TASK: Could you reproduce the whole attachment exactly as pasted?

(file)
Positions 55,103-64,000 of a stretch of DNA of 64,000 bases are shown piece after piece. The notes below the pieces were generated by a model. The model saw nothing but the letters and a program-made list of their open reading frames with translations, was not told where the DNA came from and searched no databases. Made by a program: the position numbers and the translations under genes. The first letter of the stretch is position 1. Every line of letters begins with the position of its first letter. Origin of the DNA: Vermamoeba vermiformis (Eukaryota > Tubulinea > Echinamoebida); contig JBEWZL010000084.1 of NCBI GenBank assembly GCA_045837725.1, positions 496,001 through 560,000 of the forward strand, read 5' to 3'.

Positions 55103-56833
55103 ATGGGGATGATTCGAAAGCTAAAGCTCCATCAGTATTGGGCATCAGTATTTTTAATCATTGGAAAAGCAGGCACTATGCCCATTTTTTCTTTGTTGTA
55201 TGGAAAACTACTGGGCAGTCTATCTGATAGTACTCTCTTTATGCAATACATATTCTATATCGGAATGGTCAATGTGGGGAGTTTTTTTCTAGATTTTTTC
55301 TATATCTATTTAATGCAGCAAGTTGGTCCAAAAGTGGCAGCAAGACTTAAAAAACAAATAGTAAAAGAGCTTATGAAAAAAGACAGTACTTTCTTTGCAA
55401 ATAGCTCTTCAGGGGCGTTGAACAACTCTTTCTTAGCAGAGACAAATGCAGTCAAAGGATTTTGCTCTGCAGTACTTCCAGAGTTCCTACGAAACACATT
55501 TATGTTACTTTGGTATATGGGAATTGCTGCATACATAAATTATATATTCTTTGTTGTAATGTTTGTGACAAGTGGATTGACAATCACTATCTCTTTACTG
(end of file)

Positions 55,103-64,000 of a stretch of DNA of 64,000 bases are shown piece after piece. The notes below the pieces were generated by a model. The model saw nothing but the letters and a program-made list of their open reading frames with translations, was not told where the DNA came from and searched no databases. Made by a program: the position numbers and the translations under genes. The first letter of the stretch is position 1. Every line of letters begins with the position of its first letter. Origin of the DNA: Vermamoeba vermiformis (Eukaryota > Tubulinea > Echinamoebida); contig JBEWZL010000084.1 of NCBI GenBank assembly GCA_045837725.1, positions 496,001 through 560,000 of the forward strand, read 5' to 3'.

Positions 55103-56833
55103 ATGGGGATGATTCGAAAGCTAAAGCTCCATCAGTATTGGGCATCAGTATTTTTAATCATTGGAAAAGCAGGCACTATGCCCATTTTTTCTTTGTTGTA
55201 TGGAAAACTACTGGGCAGTCTATCTGATAGTACTCTCTTTATGCAATACATATTCTATATCGGAATGGTCAATGTGGGGAGTTTTTTTCTAGATTTTTTC
55301 TATATCTATTTAATGCAGCAAGTTGGTCCAAAAGTGGCAGCAAGACTTAAAAAACAAATAGTAAAAGAGCTTATGAAAAAAGACAGTACTTTCTTTGCAA
55401 ATAGCTCTTCAGGGGCGTTGAACAACTCTTTCTTAGCAGAGACAAATGCAGTCAAAGGATTTTGCTCTGCAGTACTTCCAGAGTTCCTACGAAACACATT
55501 TATGTTACTTTGGTATATGGGAATTGCTGCATACATAAATTATATATTCTTTGTTGTAATGTTTGTGACAAGTGGATTGACAATCACTATCTCTTTACTG